Cards in this game come in values of 1-5 in four differently ranked suits. At the beginning of each round, one card is randomly placed face-up between each of the town’s locations. You then receive a hand of two cards. You must choose one to keep and discard the other.
After everyone has placed their posse for the round, players use poker to determine who reaps the rewards of their turf wars. Everyone reveals their hand, and at each location where you have a unit, players compare to see who has the best 3-card hand using their card and the two on either side of the location, plus any modifying spaces you used over at the Sheriff’s Office.
Look, it pays to be deputized. Just saying.
If you win the location, you receive the depicted resources (and even more if you took the ‘double-down’ space). Then, everyone compares their hand with Town Hall to determine the order that players get to purchase Buildings. Because the location cards are known ahead of time, there is definitely strategy involved when determining where you want to place your dudes. You often may have to decide which is more important to you: winning the poker hand or going after locations offering you the Buildings or resources you want.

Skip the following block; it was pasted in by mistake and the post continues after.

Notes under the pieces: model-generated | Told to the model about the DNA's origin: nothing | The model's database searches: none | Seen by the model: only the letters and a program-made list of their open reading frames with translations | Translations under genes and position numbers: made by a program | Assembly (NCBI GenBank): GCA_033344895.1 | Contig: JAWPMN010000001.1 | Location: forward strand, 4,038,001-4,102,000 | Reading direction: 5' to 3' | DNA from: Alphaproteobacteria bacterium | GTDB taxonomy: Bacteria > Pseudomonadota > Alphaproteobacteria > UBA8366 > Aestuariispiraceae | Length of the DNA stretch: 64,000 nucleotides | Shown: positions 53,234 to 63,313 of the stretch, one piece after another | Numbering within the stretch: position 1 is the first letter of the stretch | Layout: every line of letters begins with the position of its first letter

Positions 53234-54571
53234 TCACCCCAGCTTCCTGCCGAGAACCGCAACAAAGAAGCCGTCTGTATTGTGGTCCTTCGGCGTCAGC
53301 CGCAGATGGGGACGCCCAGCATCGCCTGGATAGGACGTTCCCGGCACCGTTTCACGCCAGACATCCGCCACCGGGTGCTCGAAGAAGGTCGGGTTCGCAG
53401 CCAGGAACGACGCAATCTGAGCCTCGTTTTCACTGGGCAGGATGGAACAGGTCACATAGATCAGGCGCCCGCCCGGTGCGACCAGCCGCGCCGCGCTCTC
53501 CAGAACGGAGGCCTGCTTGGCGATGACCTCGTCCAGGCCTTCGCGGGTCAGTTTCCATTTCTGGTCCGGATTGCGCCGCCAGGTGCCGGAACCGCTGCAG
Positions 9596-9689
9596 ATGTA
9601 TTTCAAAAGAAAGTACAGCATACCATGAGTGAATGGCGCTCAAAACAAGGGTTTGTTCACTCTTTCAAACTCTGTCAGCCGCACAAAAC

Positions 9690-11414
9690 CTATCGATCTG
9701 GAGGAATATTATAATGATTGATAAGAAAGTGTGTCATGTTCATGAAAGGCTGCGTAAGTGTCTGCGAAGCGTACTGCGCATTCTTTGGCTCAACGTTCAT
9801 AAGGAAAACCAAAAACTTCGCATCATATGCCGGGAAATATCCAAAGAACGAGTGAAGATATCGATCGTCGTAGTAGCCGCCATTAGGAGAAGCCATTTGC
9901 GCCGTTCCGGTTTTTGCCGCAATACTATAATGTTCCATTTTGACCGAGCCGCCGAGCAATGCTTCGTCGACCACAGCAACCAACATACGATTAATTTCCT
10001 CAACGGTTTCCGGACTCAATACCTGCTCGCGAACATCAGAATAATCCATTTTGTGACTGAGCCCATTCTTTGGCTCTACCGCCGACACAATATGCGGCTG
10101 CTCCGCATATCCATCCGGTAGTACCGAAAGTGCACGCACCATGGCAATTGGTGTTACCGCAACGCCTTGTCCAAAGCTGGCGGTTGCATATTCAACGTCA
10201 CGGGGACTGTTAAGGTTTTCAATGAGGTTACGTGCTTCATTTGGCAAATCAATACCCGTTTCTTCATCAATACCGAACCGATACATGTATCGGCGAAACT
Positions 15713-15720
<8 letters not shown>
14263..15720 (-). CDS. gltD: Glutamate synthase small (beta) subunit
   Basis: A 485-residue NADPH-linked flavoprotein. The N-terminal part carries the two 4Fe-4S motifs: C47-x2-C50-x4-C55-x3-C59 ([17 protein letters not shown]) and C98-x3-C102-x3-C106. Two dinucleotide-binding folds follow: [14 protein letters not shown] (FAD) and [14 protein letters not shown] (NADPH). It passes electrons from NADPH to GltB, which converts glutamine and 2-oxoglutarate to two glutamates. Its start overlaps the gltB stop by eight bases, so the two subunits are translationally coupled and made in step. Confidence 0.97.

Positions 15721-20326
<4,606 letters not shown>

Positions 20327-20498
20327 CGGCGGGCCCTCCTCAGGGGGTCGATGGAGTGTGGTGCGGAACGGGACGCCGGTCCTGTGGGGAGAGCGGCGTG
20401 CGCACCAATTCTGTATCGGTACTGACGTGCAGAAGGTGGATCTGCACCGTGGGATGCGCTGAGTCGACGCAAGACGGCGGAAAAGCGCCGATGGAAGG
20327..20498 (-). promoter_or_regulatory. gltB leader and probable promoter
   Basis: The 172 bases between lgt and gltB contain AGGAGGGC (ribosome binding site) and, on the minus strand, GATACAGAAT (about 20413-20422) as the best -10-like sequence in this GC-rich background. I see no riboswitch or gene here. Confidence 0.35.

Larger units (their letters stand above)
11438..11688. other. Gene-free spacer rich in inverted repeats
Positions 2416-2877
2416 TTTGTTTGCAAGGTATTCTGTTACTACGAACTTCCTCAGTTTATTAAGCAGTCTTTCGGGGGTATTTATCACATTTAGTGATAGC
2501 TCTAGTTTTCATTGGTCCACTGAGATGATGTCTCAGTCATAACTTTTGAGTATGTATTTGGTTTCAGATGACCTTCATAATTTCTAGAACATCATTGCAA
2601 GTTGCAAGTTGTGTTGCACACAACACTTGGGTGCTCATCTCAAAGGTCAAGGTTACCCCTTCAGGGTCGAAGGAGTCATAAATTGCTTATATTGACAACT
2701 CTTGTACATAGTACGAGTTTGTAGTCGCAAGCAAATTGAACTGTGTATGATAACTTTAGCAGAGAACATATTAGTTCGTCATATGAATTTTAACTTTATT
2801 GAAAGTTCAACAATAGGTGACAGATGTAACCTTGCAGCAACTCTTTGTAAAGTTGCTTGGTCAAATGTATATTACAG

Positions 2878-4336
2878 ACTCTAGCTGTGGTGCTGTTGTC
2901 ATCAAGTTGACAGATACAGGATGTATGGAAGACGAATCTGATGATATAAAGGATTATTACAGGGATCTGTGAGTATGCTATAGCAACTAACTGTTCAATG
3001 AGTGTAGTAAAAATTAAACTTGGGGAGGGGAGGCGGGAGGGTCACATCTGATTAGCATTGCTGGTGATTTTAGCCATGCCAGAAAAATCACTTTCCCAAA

The other particularly entertaining aspect to Tiny Epic Western is that unlike most worker placement games, an occupied action space doesn’t mean it’s off limits. Most locations only have three spaces, and so sooner or later, you’re bound to be looking for a fight. Well, this game is happy to oblige. If you decide to place your worker on an already occupied space, you and that player have a duel.
Dueling is simple. First, each player rolls a die. The person with the lower total is the loser and has the choice to pay resources to re-roll and / or reveal their poker card to add it to their total. If the other player is now losing they then have the option to do the same. In the end, whoever wins claims that action space while the loser becomes wounded and loses its benefits. Of course, since you just had a shootout – in town no less – the winner becomes the Wanted player, which provides a bonus resource at the end of a round and is worth VP at the end of the game.